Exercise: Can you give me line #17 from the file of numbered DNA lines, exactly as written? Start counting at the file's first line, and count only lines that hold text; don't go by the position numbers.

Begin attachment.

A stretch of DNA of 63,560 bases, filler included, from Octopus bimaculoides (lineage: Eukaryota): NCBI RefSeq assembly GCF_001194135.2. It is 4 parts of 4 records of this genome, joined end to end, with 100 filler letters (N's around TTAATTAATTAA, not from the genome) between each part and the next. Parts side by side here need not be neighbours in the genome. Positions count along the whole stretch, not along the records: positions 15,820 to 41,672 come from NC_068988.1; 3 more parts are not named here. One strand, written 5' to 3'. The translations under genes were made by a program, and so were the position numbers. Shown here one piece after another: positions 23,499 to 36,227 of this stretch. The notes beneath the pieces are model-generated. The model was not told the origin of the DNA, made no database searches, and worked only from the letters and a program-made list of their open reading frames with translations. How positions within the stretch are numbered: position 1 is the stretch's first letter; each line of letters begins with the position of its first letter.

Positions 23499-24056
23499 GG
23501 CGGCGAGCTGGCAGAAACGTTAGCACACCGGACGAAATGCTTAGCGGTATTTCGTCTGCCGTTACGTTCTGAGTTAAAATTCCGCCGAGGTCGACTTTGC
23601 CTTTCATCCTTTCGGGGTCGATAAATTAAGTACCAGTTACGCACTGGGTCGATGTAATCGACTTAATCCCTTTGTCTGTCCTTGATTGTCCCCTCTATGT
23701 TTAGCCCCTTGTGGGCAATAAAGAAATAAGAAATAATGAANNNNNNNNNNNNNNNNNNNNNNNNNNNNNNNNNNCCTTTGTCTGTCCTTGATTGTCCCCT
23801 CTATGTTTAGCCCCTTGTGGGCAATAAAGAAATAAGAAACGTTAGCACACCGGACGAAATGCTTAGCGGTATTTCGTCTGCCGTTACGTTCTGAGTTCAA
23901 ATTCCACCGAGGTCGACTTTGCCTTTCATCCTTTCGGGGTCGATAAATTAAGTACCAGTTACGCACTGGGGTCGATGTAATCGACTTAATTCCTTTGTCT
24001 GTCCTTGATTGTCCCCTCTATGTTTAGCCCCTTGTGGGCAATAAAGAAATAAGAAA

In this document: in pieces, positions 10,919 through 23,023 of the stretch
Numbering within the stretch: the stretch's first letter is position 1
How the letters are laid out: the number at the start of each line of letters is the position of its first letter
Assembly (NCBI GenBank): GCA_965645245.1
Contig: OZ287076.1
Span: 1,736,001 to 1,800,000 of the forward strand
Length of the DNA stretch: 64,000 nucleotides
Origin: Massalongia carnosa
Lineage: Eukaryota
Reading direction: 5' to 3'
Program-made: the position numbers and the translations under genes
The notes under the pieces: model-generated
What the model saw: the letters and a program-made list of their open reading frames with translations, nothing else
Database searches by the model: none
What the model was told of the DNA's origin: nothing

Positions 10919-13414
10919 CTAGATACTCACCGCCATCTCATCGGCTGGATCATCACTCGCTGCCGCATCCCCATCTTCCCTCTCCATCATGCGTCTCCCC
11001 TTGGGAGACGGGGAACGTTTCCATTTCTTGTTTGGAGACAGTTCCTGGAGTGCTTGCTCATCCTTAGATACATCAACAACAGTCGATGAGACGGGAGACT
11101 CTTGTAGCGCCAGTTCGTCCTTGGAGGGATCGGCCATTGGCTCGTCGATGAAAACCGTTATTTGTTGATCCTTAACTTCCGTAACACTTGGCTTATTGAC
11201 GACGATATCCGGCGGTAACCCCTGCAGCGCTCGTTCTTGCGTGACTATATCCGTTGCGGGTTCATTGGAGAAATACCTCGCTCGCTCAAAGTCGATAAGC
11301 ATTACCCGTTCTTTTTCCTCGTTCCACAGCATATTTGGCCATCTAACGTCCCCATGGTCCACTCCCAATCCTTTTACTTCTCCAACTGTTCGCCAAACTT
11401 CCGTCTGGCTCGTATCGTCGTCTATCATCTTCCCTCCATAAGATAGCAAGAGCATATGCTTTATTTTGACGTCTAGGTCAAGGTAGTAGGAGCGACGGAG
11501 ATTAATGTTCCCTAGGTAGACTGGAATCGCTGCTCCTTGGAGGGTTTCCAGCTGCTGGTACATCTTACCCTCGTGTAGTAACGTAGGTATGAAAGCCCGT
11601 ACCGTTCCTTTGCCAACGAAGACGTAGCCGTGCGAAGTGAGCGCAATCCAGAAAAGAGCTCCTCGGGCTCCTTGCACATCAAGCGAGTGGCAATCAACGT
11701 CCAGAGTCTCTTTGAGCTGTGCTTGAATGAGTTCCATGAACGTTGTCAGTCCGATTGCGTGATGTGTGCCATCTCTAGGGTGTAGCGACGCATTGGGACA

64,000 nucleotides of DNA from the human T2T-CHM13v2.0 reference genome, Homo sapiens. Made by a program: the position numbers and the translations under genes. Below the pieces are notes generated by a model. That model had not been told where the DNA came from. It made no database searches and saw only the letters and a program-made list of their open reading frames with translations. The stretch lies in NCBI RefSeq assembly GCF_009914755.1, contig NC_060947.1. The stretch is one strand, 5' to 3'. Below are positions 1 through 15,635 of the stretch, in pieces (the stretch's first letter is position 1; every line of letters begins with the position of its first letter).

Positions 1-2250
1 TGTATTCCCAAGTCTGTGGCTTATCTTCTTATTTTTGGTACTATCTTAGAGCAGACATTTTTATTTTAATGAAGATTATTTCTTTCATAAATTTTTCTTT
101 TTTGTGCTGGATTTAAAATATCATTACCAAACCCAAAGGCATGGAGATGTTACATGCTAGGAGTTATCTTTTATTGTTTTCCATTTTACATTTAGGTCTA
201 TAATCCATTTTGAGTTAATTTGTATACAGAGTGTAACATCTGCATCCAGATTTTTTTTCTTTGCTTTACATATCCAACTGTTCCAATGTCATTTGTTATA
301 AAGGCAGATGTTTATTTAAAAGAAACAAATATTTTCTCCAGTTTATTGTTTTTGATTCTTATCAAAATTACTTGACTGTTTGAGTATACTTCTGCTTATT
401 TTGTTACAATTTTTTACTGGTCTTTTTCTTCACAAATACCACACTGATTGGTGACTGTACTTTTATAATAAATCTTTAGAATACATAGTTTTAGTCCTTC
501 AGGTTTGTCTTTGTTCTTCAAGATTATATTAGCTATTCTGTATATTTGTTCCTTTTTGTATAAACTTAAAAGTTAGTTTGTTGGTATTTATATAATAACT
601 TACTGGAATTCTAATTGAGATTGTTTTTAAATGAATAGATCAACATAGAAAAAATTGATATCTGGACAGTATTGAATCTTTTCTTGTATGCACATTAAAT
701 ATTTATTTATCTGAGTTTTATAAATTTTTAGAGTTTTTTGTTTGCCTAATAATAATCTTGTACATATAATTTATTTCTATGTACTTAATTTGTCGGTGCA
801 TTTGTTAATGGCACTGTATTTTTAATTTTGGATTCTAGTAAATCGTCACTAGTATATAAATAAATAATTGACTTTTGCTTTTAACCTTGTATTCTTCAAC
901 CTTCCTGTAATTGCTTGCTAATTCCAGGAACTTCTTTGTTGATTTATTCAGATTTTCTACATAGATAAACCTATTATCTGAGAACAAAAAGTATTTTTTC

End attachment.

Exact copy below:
Origin: Massalongia carnosa